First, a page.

With director Paul Solet’s Dark Summer releasing in limited theaters and on VOD outlets this Friday, January 9th, via IFC Midnight, we chatted with the filmmaker yesterday regarding the feature and got our hands on a slew of photos from the film. Read on!
Written by Mike Le (Patient Zero), Dark Summer stars Peter Stormare (Fargo), Maestro Harrell (“The Wire”), Keir Gilchrist (“United States of Tara”), Stella Maeve (The Runaways), and Grace Phipps (Fright Night).
Following the intimate “body horror” and thoughtful character examination that was Solet’s widely embraced 2009 feature Grace, we asked him what it was that attracted him to Le’s script for Dark Summer.
“I really liked that there were all of these things happening in the script that were so ripe for cinematic interpretation,” stated Solet, who recently wrapped principal photography on his segment of the horror anthology Tales of Halloween (look for more on that soon).
“There are all these factors contributing to this progressively diminishing perspective of Keir’s character [in Dark Summer]; his isolation, his ‘condition’, his paranoia — that just spoke so clearly to me about how this movie wanted to look and to feel. I usually do my own writing, but I was really excited to see if I could find a new approach to a sub-genre that has become a little familiar. I wanted to cast real actors who actually had the sophistication to understand how potent the thing was thematically and had the chops to present it. Being a teenager is this incredible time where the stakes for everything always feel so fucking huge, like every little decision, every relationship, every rejection is life or death, and Mike’s script felt like a chance to dive into that reality and explore a phenomenon that I could understand intimately, and that’s what makes a project exciting to me.”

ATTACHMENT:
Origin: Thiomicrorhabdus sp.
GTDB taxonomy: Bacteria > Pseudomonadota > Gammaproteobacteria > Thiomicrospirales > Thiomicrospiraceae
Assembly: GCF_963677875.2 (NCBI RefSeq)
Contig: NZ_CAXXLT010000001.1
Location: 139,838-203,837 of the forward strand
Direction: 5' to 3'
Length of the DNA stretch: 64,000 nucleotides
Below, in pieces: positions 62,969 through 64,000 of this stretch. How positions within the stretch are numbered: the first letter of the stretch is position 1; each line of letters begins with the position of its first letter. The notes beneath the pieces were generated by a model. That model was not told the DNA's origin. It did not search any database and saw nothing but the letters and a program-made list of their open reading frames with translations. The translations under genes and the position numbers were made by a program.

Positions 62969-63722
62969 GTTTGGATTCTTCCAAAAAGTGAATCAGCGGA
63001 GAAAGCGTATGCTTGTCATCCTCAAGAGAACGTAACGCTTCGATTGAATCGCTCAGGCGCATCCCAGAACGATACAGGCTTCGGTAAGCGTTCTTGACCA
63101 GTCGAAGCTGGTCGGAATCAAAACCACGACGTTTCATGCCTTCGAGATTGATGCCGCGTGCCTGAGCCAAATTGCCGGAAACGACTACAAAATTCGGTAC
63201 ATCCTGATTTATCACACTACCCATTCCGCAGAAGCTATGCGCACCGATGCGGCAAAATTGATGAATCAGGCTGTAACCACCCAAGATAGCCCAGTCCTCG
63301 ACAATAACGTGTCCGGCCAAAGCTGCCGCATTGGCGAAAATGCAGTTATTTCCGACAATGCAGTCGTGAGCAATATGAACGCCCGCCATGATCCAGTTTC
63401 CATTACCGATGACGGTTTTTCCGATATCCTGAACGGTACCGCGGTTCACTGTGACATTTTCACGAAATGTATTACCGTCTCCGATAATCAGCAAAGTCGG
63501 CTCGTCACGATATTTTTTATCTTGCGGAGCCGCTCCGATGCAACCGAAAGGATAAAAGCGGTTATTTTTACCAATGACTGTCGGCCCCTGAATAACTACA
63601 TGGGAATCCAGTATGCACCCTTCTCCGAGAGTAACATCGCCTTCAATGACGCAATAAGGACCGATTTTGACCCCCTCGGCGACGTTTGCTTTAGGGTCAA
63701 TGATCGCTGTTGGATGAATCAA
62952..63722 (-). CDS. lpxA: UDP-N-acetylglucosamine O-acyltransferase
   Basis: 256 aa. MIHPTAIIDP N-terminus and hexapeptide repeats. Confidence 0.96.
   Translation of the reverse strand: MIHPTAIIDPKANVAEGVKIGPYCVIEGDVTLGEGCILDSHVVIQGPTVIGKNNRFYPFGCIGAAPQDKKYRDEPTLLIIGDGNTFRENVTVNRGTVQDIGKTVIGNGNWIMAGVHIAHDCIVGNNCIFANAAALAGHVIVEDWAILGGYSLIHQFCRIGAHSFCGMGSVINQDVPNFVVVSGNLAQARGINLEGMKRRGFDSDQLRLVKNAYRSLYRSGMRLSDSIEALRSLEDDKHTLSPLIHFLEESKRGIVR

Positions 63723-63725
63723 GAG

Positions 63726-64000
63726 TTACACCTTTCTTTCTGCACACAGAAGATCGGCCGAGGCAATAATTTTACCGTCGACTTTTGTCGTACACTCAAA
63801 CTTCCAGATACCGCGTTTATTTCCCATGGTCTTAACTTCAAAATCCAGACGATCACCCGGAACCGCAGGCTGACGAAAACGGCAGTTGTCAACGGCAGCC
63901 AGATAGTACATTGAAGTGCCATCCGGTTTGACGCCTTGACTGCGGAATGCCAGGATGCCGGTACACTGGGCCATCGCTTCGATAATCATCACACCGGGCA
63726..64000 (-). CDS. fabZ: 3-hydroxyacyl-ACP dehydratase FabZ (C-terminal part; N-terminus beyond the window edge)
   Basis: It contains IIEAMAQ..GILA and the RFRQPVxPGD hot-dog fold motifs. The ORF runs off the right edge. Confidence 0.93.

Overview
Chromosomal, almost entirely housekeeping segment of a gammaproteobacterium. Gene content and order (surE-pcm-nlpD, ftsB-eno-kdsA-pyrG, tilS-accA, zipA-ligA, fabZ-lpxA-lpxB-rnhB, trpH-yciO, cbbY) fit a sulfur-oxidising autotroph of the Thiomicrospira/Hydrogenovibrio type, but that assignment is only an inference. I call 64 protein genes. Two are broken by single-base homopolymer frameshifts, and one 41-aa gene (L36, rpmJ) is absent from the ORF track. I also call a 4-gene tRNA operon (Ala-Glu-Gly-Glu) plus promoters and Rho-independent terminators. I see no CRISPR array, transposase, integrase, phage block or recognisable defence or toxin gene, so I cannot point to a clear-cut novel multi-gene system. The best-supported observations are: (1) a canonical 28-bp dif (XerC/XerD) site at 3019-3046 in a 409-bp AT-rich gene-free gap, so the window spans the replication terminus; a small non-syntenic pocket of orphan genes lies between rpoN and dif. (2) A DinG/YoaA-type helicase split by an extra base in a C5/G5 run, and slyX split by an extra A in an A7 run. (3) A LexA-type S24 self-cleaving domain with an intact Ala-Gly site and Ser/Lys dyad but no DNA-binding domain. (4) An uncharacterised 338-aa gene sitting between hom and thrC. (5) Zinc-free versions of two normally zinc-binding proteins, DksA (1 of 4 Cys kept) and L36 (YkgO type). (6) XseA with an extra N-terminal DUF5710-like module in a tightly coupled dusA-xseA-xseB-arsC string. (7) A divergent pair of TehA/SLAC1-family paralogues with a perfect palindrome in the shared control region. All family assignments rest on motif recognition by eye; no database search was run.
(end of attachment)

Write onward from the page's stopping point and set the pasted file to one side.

Photo Credits: Adam Barnick and Sergio Pinheiro
“Because this one wasn’t my script and the team was excited about the overall structure already,” Solet continued, “my work was more about finding those themes and that tone and working with the actors and [cinematographer] Zoran [Popovic], and later [composer] Austin [Wintory] and [editor] Josh [Ethier], to infuse each individual scene with those ideas.”
Revolving around 17-year-old Daniel Austin (Gilchrist), Dark Summer finds the teen on house arrest for his obsessive online stalking of his classmate and crush, Mona. Without a cell phone or Internet and with his single mother away on a business trip, Daniel figures out a way to piggyback onto his neighbors’ wireless signal and, believing he’s surfing off the grid, uses his time to check in on his friends – and Mona. But what Daniel didn’t expect is for Mona to check up on him. And what she does next shakes him to his very core.
In conveying the lead character’s cyber and physical disconnect, we asked Solet of his cinematic approach to Dark Summer.
“When you have something like that, that is so visually and aurally rich, it really doesn’t kind of just speak to you,” offered Solet of his and Popovic’s handling of the material, “and I knew immediately upon discussing the piece that we wanted create these long, flowing sequence shots that sort of mesmerize you and seduce you into a trance along with the protagonist so you’re sharing his perspective. We brought in our good friend, Manolo Rojas, who is the most incredible steadicam operator I’ve ever seen, and built the blocking together with this notion in mind. Our guiding light was this idea of a sort of Siren song always calling to Daniel, drawing him, and us, forward toward some unknown destination… a living, real-time seduction.”